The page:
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Reynolds confirms 200 jobs to go at Telecom, says XT numbers still rising

Thursday 15th April 2010

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Telecom’s chief Paul Reynolds confirmed the company will look to sack as many as 200 managers this year, with potentially more  in coming years, as it seeks to claw back costs amid a softer earnings outlook.  

The country’s largest phone company said increased price competition in mobile, voice and data products, along with the government’s proposals to change the Telecommunications Service Obligation, where Telecom has been able to leverage cash from its rivals to provide essential phone services to hard-to-reach customers, forced it to downgrade its forecast for the next three financial years. As a consequence, the company was putting more emphasis on its so-called cost-out programme, where it’s seeking to cut $524 million of spending over a three year period.  

“200 is an initial number,” Reynolds told a media and investment briefing. “We anticipate increased focus on further reductions over the planned period.” 

James Lindsay, who helps manage $450 million at Tyndall Investment Management, said he "wouldn't get too excited about the job cuts - that's a continual process. I don't think there's necessarily any great headline there other than it is management rather than front line staff.”  

Reynolds was more upbeat in flagging more customer gains in the problematic XT mobile network, which has gained 128,000 customers to 585,000 as at March 31, though total mobile customers were down with “low value CDMA” customers leaving the phone company.  

He said the tension between the company’s forced operational separation for its copper wire network didn’t align well with the government’s plan to roll out fibre as part of its $1.5 billion ultra-fast broadband plan, and that he was working with regulators to try and find the best way forward for both parties.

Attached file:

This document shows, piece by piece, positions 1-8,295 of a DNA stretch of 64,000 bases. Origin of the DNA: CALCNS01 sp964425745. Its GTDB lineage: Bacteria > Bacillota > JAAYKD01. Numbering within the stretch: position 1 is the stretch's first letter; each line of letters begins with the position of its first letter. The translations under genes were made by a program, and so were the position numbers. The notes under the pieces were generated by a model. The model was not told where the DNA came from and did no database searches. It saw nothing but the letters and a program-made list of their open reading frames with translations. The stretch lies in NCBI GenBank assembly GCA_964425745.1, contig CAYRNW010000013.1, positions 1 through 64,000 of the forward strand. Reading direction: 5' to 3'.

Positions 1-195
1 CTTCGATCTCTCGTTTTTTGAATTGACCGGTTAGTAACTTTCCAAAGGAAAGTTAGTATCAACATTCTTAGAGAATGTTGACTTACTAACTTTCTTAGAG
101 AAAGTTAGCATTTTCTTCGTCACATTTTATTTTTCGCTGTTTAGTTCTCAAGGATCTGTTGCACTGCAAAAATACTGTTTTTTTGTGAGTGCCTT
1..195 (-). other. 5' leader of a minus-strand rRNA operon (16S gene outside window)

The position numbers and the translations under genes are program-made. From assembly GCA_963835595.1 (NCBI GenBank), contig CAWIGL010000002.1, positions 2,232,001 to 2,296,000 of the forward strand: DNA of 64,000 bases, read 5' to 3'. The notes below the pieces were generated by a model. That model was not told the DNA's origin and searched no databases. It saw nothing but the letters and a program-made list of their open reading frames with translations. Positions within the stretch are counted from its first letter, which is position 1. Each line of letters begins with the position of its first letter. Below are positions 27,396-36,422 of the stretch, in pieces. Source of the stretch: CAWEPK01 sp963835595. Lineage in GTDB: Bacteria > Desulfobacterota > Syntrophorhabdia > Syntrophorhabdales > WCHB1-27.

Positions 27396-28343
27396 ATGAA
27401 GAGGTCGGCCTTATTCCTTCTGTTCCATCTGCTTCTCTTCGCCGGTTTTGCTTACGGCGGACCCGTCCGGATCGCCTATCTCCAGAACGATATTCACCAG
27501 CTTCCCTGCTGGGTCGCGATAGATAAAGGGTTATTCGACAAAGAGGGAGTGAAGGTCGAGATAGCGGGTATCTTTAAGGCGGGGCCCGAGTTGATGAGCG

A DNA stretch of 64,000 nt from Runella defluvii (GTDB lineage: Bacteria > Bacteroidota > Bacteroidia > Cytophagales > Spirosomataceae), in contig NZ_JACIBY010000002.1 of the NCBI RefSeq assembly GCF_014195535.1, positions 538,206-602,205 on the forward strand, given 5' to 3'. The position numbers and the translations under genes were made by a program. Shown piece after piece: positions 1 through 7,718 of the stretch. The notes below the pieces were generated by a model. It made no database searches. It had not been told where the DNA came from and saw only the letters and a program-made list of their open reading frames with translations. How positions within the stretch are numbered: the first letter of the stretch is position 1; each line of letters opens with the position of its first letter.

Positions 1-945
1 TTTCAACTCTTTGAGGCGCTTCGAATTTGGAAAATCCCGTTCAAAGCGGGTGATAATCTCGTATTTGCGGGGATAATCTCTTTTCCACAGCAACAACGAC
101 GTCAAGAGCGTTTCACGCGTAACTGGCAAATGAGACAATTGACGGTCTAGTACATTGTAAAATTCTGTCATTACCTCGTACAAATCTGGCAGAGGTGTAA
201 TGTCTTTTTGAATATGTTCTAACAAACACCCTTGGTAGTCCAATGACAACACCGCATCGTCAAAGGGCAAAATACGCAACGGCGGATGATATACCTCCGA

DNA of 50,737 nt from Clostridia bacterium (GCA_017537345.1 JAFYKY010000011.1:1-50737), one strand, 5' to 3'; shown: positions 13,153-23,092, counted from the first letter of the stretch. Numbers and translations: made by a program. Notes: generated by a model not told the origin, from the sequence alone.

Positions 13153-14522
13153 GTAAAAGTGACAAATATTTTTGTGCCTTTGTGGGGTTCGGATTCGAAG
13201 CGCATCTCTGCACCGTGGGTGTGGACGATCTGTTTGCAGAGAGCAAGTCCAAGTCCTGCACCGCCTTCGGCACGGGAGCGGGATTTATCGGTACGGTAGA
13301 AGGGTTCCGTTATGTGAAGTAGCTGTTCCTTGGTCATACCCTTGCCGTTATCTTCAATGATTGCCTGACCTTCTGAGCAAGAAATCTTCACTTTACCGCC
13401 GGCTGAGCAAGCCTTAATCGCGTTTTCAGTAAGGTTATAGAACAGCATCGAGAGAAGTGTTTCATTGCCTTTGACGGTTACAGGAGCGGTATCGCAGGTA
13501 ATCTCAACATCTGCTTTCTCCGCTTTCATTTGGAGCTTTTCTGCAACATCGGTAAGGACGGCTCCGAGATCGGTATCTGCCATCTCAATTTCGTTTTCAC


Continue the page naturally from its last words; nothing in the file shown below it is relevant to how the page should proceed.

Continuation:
Reynolds said he expects the copper network will “be around for a very long time” with its ability to deliver speeds of up to 40 megabits a second.  Reynolds confirmed Telecom was still open to offers from prospective buyers for its Australian unit AAPT in a full or partial sale.

Telecom now expects to make an EBITDA of between $1.72 billion and $1.78 billion in 2011, down from between $1.82 billion and $1.855 billion. In 2012, it cuts it EBITDA forecast to between +$20 million to +$80 million, compared to a previous range of +$70 million to +$110 million. The projection for 2013 was reduced to a range of +$20 million to +$80 million from +$75 million to +$115 million.  

Tyndall’s Lindsay said Telecom’s reduced guidance “brings it into line with our own and most other forecasts.” Telecom is currently “very, very difficult to analyse but there is potential for it to continue to get bad news with fibre to the home. There are a number of downside risks.” 

The shares slumped 2.7% to $2.18 after the company downgraded its earnings before interest taxation, depreciation and amortisation over the next three financial years.

The country’s largest phone company kept its forecast for capital expenditure this year to between $1.1 billion to $1.2 billion, and flagged new capital expenditure of between $1 billion and $1.1 billion in 2011, a figure that hadn’t previously been provided. 

It kept its guidance for this financial year, though this has already been downgraded twice due to problems with the company’s XT mobile network, and the government’s, with net earnings expected to be in the bottom end of the range between $400 million and $440 million.  

The guidance assumes AAPT, the company’s struggling Australian unit, won’t be sold, and that there won’t be any impact from the government’s $1.5 billion subsidy to the roll-out of fibre in the main centres of the country.

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